We think of our brains as many things: the seat of the mind, the place where our memories live, or perhaps the world’s most powerful supercomputer, but you might be surprised to learn that our brains are also hydraulic pumps that mechanically throb, taking in blood and squeezing out Cerebrospinal Fluid (CSF), a clear fluid that encases and protects our brains and spinal cords from mechanical shock.

That’s right: Your brain pulsates in synchrony with three mechanical forces that affect blood flow in the brain: respiration (which, with lowered thoracic pressure, pushes blood into the brain and CSF out), heartbeat (which pushes arterial blood into the brain and CSF out), and rhythmic “vasomotor” changes (dilation and constriction of arterial walls that increase or decrease brain blood pressure and blood flow).

These complex brain pulsations are vital to brain health, because the outflow of CSF that they cause is the primary mechanism by which the brain clears itself of waste products, such as beta-amyloid and tau protein, excessive inter-cerebral quantities of which have been implicated in neurodegenerative maladies such as Alzheimer's disease and Parkinson's disease. Brain pulsations also “push” harmful bacteria, inflammatory proteins, and lactate waste safely out of the brain and into the CSF (and from the CSF into venous blood via arachnoid granulations in the meninges).

The role of sleep-induced brain pulsations in clearing brain waste

Although neuroscientists have known for some time that sleep plays an important role in clearing waste products from the brain (indeed, brain waste clearance is probably one of the main reasons we need sleep in the first place), the exact mechanism of this clearance of harmful “solutes” has been murky.

To better understand the role of sleep in brain pulsations and circulation of CSF, Heta Helakari and colleagues at the University of Oulu in Finland collected Magnetoencephalograms (MEG’s), EEG’s, fast Functional Magnetic Resonance (fMRI) images, along with heart rate, respiration, and brain blood pressure in healthy volunteers during both sleep and wakefulness cycles. The Finnish work, published last week in the Journal of Neuroscience, correlated brain neural activity (in EEG’s and MEG’s), heart rate, respiration, and brain blood pressure with changes in CSF volume (revealed by the neuroimaging studies).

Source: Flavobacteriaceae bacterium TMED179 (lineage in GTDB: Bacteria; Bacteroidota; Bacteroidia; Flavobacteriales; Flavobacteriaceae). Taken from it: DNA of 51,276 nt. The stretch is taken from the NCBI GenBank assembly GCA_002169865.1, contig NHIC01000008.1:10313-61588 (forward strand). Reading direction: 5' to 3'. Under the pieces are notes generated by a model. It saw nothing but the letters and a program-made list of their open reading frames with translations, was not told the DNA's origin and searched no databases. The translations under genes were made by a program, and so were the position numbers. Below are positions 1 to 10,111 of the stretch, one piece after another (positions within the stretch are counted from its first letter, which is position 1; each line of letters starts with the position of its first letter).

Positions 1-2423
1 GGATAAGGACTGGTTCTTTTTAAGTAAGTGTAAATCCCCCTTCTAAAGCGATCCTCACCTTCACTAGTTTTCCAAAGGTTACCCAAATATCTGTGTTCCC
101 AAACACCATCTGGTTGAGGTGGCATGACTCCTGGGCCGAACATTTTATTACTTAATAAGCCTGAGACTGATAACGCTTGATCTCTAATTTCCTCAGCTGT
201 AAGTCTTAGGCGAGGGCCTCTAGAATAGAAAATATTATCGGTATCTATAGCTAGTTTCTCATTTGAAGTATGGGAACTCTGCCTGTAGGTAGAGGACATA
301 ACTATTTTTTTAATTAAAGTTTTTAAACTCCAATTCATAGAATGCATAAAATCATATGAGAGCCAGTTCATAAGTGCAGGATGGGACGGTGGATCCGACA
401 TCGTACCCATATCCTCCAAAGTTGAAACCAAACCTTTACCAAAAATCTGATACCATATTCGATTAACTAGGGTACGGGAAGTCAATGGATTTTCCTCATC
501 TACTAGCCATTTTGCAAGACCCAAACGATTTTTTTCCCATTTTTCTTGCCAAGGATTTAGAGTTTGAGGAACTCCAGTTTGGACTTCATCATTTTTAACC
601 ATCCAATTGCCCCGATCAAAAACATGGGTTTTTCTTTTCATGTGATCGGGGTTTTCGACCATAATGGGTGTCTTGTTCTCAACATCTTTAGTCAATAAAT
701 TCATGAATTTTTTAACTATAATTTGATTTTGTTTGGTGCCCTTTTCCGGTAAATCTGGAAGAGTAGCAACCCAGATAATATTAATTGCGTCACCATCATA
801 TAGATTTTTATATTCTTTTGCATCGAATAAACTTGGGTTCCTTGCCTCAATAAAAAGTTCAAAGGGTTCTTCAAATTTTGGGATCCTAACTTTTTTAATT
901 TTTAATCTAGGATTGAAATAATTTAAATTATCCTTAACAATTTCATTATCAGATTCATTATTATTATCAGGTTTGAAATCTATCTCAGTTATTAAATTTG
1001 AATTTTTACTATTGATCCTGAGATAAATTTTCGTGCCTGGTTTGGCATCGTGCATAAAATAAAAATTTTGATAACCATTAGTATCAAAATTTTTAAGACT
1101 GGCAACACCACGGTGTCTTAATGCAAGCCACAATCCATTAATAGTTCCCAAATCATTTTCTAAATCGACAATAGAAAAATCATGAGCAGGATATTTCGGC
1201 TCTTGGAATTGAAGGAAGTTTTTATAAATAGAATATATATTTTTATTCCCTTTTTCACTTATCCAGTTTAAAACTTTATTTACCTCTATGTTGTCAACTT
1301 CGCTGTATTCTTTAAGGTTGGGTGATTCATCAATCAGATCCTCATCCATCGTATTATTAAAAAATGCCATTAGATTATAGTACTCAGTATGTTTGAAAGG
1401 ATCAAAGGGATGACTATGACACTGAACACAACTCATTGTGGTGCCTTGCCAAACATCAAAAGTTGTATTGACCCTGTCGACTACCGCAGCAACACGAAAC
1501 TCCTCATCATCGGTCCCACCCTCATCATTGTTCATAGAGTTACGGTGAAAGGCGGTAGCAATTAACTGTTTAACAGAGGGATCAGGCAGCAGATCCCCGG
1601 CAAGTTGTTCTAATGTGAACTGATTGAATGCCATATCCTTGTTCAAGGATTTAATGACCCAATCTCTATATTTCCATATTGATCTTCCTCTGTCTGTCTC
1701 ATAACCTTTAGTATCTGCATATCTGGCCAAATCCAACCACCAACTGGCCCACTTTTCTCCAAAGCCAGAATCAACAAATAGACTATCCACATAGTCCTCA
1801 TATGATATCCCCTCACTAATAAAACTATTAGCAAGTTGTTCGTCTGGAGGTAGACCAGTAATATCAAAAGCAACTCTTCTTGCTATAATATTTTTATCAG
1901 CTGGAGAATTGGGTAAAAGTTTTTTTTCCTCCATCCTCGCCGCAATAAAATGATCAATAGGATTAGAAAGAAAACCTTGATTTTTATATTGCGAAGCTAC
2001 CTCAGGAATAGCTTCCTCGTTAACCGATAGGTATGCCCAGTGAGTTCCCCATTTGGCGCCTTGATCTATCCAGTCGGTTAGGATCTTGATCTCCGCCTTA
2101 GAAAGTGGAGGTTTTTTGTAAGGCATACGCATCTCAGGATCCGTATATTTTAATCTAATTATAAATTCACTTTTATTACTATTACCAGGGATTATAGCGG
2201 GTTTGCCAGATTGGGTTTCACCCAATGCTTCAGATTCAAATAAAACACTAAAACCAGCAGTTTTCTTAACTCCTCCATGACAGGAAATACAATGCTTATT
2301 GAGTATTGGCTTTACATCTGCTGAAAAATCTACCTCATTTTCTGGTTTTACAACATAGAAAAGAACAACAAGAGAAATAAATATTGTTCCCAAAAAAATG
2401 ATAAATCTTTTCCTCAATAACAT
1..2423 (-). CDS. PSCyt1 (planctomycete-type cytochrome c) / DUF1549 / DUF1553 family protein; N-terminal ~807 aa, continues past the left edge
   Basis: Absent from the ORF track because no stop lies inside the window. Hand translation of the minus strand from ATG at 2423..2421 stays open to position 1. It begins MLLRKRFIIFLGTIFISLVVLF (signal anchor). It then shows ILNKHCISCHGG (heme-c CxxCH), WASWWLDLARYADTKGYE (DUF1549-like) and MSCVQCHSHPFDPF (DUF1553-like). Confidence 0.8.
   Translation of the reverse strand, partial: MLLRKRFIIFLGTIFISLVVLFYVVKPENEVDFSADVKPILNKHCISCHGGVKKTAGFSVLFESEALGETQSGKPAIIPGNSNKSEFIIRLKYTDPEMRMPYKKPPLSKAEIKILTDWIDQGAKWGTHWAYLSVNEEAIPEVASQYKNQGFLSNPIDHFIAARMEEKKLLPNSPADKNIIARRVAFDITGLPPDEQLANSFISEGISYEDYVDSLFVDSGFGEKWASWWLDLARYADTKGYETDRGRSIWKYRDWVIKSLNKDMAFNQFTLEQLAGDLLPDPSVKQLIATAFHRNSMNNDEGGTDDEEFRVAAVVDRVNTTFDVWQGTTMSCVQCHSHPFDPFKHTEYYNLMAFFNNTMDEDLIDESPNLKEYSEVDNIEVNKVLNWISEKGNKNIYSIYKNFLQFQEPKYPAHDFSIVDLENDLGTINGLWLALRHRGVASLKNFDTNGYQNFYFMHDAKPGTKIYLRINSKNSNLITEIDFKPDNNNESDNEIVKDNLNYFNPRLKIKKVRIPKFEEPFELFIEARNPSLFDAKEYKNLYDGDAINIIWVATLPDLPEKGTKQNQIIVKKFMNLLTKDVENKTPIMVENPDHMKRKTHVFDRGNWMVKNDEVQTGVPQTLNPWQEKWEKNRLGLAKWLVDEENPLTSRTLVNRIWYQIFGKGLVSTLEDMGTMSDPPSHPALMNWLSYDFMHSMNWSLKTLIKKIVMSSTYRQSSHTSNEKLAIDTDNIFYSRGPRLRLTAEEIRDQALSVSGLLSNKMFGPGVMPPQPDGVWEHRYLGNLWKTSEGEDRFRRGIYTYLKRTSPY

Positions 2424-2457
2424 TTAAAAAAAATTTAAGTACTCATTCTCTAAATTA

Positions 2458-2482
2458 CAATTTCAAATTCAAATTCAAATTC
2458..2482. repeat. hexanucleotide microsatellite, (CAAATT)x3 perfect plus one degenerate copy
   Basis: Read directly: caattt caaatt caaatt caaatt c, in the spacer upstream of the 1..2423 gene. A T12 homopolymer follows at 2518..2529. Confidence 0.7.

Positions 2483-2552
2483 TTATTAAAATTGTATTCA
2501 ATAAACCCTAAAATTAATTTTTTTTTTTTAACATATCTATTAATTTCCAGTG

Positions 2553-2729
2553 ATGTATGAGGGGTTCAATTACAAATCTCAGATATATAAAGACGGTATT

And the results were remarkable, revealing for the first time a close relationship between rhythms in blood flow, brain waves, and CSF flow out of the brain.

Specifically, during non-REM (NREM) sleep brain electrical activity became much more “organized” (large, slow, periodic brain wave oscillations) in patterns that precisely correlated with slowed rhythms of breathing, heart rate, and especially vasomotor (blood pressure) in the brain, as compared with wakefulness or REM sleep.

In the images below, typical “disorganized/fast” (low amplitude) vs “organized/slow” (large amplitude) EEG patterns in REM and NREM sleep are shown, outlined in red, with the first, red trace below the EEG depicting eye movements (present in REM sleep, absent in NREM sleep)

CC0 MrSandman

EEG during REM sleep

Source: CC0 MrSandman

 CC0) MrSandman

EEG during non REM (NREM) sleep

Source: CC0) MrSandman

During NREM sleep, the higher amplitude, slow oscillations of brain wave activity correlated with higher amplitude, mechanical pulsations of the brain and consequently, increased ejection of CSF from the brain.

Based on these findings, the Finnish researchers conclude that sleep, especially NREM sleep, is vitally important to strong CSF flow and the associated flushing of waste products from the brain.

Bottom line: If you want your brain to keep pumping out useful ideas, keep it pumping out CSF with quality sleep every night.

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